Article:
Verbal communication is such a basic part of our everyday experience that it’s hard to imagine life without it. We rely on our ability to talk for so many things, and we need it to stay connected with family and friends.
When you lose the ability to express how you feel and what you want, your quality of life is severely impacted—it becomes easy to feel distanced from those around you.
This is the case for many stroke patients, who unexpectedly find themselves unable to communicate their needs and desires, and unable to make sense of the world around them. This is why it’s so important that a stroke recovery plan includes speech therapy provided by a certified, experienced and compassionate provider.
How Does a Stroke Impact Speech?
Strokes affect the way we communicate in a number of significant ways. Not only do they impair a patient’s ability to retrieve and produce speech, they affect their ability to understand and process what others are saying.
Strokes can also have an oversized effect on a patient’s mood and emotions—making it even more difficult to communicate, and all the more frustrating to those struggling to recover.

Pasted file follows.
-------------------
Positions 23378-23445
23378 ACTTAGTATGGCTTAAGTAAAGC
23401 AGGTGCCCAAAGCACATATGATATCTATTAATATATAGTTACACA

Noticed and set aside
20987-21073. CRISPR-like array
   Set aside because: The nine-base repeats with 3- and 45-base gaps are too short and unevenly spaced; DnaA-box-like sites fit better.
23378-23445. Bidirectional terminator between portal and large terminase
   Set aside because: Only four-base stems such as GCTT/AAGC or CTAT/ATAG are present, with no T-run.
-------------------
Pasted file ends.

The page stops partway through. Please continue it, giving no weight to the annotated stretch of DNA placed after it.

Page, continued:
How Can a Speech Therapist Help?
Speech therapists offer help in a number of ways:
- They help patients retrieve words.
- They work with patients to regain control of facial muscles, and relearn to form speech.
- They help patients overcome swallowing deficiencies.
But speech therapists do more than just help patients relearn how to talk. They provide another important service: support. Recovery can be frustrating, and a very personal experience. A good speech therapist will help patients find ways to cope with setbacks and frustrations along their path to recovery, while providing the emotional support to help them succeed.
The Recovery Process
At West Ridge, speech therapists begin by diagnosing speech and swallowing deficiencies. Afterwards, the therapist works with patients to develop individualized treatment plans and set realistic, attainable goals to measure progress.
Treatment can take a variety of forms, but it usually involves guiding patients through exercises and games to practice speech retrieval and forming words; role playing social situations like ordering off a menu at a restaurant; and communicating feelings. Singing can also play an important role in recovery, and is a fun exercise that gives patients an outlet to express themselves.
The West Ridge Difference
At West Ridge, treatment extends beyond tending to the immediate physical needs of the patient—our holistic approach to senior care also takes into account the emotional and social needs of patients in a respectful way that preserves dignity, enhances confidence and encourages them to make their own decisions.To schedule a tour of our facilities, or to meet with our staff visit our contact page.